GM HEI & Coil Information


Some background information on GM HEI systems, how they work.

Thoughts on improving high-RPM performance.



Disclaimer: The technical information and opinions below are for education and discussion purposes only. They are not an endorsement or encouragement to alter factory parts on a vehicle of any kind.

High voltage and high horsepower engines are inherently dangerous, and do not tolerate fools gently. Any use of this information is at the user's sole risk and liability.

Oct 2003 - DrJ


Ignitions are not my forte, but I did a literature search on GM HEI systems, in preparation for a winter project I did last year. Below are extracts of the information I found. Note that I have not verified all of this on the bench first-hand, so a grain of salt is suggested and corrections/additions are welcome.

The original topic came up on CorvetteForum, from someone wanting to upgrade a non computer-controlled HEI distributor on a small block. Here is a portion of the information that was offered in response to the original Q:


HEI Modules:

1. David Vizard did some testing on the old-style V8 HEI mechanical advance distributors, and in Chevy Small Blocks on a Budget reported no problems with the magnetic pickups out past 6000 rpm. He did complain about the GM HEI switching modules though. I think there were reasons for the complaint:

2. As far as I can tell the old 4-pin GM HEI modules were internally limited to about 5 amps total current flow, and had a fixed minimum dwell of some 3+ms. The dwell is probably the source of the mythical "4500 rpm limit" attributed to the stock V8 HEI distributors, at least with the coils of that era.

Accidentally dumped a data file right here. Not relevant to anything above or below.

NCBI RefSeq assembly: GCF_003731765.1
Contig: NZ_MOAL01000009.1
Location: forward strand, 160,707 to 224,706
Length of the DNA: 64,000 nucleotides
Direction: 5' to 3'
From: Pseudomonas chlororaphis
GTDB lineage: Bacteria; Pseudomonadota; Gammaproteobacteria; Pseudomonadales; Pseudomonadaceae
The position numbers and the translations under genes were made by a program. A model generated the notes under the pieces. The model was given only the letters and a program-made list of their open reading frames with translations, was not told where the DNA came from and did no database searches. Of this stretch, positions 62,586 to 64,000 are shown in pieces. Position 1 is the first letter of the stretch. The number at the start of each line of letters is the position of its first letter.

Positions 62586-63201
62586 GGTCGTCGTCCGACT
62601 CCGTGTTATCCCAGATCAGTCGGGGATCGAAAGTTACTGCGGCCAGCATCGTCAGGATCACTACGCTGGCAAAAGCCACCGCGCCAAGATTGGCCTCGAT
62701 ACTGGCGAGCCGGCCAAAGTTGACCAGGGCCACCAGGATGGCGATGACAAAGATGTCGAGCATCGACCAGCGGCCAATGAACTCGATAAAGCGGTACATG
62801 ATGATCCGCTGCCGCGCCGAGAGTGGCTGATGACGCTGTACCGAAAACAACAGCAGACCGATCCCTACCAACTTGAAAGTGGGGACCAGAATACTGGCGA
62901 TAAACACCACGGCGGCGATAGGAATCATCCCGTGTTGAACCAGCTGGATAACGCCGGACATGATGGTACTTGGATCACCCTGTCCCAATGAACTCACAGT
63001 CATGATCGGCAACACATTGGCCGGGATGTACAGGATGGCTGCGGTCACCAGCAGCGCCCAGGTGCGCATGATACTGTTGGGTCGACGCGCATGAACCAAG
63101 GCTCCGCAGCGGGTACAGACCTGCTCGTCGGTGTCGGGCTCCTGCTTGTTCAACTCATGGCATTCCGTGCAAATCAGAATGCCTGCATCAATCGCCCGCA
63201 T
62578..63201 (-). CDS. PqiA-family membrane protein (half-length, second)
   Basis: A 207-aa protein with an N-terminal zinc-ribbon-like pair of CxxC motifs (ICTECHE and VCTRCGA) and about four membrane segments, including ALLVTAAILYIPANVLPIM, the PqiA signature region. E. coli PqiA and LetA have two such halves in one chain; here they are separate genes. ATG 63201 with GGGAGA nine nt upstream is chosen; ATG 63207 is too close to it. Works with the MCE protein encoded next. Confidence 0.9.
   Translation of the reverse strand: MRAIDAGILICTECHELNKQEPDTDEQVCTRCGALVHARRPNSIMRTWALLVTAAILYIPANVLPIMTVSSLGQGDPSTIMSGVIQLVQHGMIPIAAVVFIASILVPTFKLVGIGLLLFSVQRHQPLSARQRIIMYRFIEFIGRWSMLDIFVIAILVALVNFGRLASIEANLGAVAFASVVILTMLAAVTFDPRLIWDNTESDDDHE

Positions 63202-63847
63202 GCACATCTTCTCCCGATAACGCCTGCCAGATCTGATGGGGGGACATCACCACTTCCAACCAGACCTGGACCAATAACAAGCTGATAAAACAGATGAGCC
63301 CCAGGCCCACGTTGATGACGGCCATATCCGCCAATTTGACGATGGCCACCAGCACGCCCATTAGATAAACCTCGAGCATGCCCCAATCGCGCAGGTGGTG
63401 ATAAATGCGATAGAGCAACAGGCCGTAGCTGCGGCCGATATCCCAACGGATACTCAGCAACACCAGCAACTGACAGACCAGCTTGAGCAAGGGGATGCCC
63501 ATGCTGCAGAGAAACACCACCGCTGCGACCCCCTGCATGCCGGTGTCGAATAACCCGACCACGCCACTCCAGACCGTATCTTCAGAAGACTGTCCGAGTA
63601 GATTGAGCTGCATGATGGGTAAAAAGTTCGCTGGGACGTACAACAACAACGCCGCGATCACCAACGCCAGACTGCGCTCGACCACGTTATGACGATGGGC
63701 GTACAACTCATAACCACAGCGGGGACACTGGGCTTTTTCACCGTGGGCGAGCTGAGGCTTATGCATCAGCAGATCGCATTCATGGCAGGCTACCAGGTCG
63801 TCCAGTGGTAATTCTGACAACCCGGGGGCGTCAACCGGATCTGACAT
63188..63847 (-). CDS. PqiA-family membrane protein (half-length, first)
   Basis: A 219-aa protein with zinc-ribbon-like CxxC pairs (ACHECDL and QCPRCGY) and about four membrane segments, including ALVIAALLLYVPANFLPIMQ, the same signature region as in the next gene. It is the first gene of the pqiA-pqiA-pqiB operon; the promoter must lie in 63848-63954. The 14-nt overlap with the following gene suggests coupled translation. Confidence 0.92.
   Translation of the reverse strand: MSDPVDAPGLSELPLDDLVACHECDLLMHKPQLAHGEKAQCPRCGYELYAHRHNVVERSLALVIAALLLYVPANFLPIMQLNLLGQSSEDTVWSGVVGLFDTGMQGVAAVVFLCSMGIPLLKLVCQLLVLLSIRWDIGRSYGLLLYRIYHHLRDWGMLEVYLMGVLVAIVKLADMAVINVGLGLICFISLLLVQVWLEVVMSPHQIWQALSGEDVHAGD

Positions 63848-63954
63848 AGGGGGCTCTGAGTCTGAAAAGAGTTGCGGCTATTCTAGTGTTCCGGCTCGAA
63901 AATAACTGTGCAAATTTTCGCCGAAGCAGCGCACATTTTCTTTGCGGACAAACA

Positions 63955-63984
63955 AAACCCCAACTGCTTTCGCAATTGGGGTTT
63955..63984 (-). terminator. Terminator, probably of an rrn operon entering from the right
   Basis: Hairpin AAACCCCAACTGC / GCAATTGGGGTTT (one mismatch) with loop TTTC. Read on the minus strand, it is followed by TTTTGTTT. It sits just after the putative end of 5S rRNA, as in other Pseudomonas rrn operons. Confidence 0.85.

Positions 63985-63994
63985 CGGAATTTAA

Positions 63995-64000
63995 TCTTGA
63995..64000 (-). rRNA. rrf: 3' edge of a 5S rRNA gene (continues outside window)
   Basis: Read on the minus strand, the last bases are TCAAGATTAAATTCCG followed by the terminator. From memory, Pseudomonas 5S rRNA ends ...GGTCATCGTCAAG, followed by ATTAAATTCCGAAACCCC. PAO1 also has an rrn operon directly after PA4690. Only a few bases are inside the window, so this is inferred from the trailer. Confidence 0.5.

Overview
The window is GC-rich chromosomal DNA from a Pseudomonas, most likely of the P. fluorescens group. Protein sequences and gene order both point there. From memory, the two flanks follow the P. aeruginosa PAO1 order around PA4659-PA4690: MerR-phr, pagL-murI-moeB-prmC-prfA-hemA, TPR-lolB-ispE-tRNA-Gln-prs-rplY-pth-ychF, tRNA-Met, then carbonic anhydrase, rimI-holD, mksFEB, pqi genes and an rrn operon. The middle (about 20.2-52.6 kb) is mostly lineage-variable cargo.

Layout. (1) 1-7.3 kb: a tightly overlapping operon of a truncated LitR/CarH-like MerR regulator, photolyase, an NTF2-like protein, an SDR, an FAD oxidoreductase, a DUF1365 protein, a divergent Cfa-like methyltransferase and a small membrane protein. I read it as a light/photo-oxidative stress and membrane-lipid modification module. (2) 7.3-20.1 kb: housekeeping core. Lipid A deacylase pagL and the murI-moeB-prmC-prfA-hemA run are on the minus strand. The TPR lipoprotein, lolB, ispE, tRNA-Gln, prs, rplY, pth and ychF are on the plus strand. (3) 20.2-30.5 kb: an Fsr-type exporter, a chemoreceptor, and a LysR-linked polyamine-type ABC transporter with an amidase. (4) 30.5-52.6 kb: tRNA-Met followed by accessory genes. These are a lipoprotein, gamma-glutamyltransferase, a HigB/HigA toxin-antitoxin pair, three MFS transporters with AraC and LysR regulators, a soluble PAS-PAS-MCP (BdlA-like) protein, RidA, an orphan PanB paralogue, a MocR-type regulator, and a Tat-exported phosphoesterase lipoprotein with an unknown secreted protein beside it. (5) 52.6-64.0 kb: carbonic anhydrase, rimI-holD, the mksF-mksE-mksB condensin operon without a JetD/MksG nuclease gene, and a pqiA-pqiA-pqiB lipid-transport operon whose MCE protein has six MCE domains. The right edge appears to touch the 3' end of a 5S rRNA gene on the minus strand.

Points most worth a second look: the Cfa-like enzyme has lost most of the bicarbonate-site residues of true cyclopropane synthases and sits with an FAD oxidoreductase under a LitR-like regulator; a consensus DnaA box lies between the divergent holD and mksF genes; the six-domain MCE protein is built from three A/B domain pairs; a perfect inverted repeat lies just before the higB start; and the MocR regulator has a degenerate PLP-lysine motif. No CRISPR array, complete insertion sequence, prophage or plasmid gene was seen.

(Note that newer GM 7-pin modules have a higher current limit & use adaptive dwell from the ECM.)

The specification sheet for the (now obsolete) Motorola controller used in the original GM 4-pin modules is shown here:
http://www1.jaycar.com.au/images_uploaded/MC3334R0.PDF

(That link may not always work - if not, try a web search for " mc3334 " - you're looking for a pdf of a Motorola spec sheet.)

Here are some partial highlights of the Motorola specification:

 

The current limit & coil saturation (variable dwell) along with the 'zero-crossing' circuit are on pp 1&2. You can see quite plainly where that circuit begins to drop coil current above 3000 rpm.

3. Replacement 4-pin modules from MSD, Accel, etc have an advertised 7.5 amp current limit. I believe this is the 'extra energy' they advertise over stock GM parts. (They probably also use a smaller min dwell time, but I don't know exactly what.)

4. The current in the switching module affects the energy in the coil primary to the second power: If I remember my EE courses correctly, energy in an inductor = 1/2 L*I*I.

That means that if you double the coil current, you get four times the stored energy, in simple terms.

The extra current from the aftermarket modules by itself won't do anything special for the engine, but it allows faster coil saturation & greater stored energy in the coil. Directionally, this is better for engine performance at higher rpms.

However, if you consider using MSD products to boost ignition energy, note that their designs have other problems in my opinion: